1. An arrangement for transporting flexible sheet material, particularly photographic film, X-ray film, or the like, of the type which should not be physically contacted at its major surfaces, the arrangement comprising in combination, transport-force-applying means for engaging the sheet material at only the lateral edge portions of the sheet material and effecting transport of the sheet material along a predetermined transport path by directly exerting transport force upon only the lateral edge portions of the sheet material, without physically contacting the major central portion of the sheet material in order to prevent damage to such central portion, and including tensioning means operative during sheet material transport for tensioning the sheet material in direction transverse to its transport direction to an extent sufficient to prevent sagging or bulging of the sheet material during such transport, wherein the transport-force-applying means comprises guides and a pair of first conveyor belts trained about the guides to define the transport path, each first belt frictionally engaging a respective one of the lateral edge portions from one of the two sides of the material for exerting frictional transport force upon such lateral edge portion in the direction of elongation of the belt, and wherein the tensioning means comprises frictional engaging elements arranged to frictionally engage the lateral edge portions from the other of the two sides of the material, the frictional engaging elements of the tensioning means being movable in direction away from the longitudinal centerline of the travelling sheet material for effecting the transverse tensioning of the sheet material, wherein the friction coefficient of the frictional engaging elements, relative to the sheet material, is greater than the friction coefficient of the first conveyor belts, wherein the transport-force-applying means further comprises a pair of second conveyor belts cooperating with the first belts to frictionally engage the lateral edge portions of the sheet material between the first and second belts, and wherein the frictional engaging elements are provided on the second belts and have the form of elastically resilient elements extending along the whole length of the second belts and pointing towards the sheet material and inclined in direction away from the longitudinal centerline of the travelling sheet material, the transport path for the sheet material having at least three sections, the transport-force-applying means and the tensioning means comprising means for lightly pressing the conveyor belts against each other during travel thereof along the first and third sections but not the second section to effect outward displacement of the frictional engaging elements along the first and third sections but not the second section, whereby to permit the frictional engaging elements to reassume a non-displaced regenerated condition during travel along the second section so as to make possible renewed outward displacement during travel along the third section.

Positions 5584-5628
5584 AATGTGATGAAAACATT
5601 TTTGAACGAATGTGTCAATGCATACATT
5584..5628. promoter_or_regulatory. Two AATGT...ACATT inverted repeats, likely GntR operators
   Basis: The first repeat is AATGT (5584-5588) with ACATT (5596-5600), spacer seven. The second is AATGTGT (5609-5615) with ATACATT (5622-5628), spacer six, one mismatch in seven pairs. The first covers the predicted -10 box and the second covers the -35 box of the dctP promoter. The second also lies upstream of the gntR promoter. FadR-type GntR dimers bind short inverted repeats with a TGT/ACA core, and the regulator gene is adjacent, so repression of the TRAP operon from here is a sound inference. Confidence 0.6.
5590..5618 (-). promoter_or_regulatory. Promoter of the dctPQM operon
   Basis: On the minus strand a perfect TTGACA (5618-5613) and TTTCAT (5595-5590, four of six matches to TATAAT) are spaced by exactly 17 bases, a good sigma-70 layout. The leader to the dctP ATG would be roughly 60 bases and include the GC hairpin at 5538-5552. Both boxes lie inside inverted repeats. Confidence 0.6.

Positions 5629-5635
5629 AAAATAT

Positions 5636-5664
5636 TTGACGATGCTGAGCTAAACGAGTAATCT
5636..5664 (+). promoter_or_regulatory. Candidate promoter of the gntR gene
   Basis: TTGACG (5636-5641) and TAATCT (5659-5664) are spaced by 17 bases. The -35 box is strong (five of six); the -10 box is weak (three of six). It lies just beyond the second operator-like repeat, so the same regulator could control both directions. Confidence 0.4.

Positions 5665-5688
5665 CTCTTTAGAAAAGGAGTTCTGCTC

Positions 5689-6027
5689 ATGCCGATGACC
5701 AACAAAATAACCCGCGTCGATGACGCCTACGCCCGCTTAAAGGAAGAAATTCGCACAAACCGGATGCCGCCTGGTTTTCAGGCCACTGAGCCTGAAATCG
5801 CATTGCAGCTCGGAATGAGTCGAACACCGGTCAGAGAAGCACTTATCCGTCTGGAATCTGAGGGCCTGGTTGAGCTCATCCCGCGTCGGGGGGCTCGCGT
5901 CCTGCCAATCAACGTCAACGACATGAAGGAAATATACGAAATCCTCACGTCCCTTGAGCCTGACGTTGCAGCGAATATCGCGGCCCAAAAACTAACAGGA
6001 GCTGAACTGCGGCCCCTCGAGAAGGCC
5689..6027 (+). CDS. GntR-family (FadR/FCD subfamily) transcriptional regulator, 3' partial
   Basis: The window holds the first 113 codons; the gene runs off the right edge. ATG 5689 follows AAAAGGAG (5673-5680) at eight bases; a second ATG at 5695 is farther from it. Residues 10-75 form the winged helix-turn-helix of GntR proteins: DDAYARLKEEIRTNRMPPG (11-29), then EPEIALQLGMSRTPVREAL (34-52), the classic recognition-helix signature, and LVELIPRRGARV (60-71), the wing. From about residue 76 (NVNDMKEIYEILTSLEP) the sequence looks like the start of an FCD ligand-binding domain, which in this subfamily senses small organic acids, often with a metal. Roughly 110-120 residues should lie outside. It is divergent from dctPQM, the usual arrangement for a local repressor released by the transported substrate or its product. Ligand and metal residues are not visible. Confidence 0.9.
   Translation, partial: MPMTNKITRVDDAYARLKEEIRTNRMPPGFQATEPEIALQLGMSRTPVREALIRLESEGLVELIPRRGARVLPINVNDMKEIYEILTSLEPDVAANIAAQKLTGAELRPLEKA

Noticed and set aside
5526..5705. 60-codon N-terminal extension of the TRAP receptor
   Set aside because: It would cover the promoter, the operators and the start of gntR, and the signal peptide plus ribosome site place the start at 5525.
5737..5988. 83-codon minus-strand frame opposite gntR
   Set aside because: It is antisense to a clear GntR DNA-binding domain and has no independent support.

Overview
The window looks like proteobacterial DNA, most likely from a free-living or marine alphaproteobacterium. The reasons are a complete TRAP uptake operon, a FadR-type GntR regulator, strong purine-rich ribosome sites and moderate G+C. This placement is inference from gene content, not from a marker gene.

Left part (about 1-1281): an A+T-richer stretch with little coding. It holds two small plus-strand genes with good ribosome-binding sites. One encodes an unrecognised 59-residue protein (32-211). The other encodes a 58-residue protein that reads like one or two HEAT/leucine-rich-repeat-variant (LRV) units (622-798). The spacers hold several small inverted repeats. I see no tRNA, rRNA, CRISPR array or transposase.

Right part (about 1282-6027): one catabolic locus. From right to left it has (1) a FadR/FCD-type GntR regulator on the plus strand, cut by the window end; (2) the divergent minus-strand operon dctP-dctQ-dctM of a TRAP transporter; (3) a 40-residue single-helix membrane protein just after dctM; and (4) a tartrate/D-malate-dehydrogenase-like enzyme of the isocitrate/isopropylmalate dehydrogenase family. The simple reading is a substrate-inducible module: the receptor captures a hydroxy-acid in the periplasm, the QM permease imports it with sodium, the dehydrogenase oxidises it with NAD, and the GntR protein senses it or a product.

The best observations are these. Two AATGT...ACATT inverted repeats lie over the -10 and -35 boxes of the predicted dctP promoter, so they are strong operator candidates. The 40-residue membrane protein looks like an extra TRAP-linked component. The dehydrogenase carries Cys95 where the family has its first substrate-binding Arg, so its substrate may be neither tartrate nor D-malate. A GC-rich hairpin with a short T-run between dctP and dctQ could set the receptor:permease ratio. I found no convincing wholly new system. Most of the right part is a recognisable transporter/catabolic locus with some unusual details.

2. The arrangement defined in claim 1, wherein the elastically resilient elements are made of an elastomeric material having a high friction coefficient and a low hardness.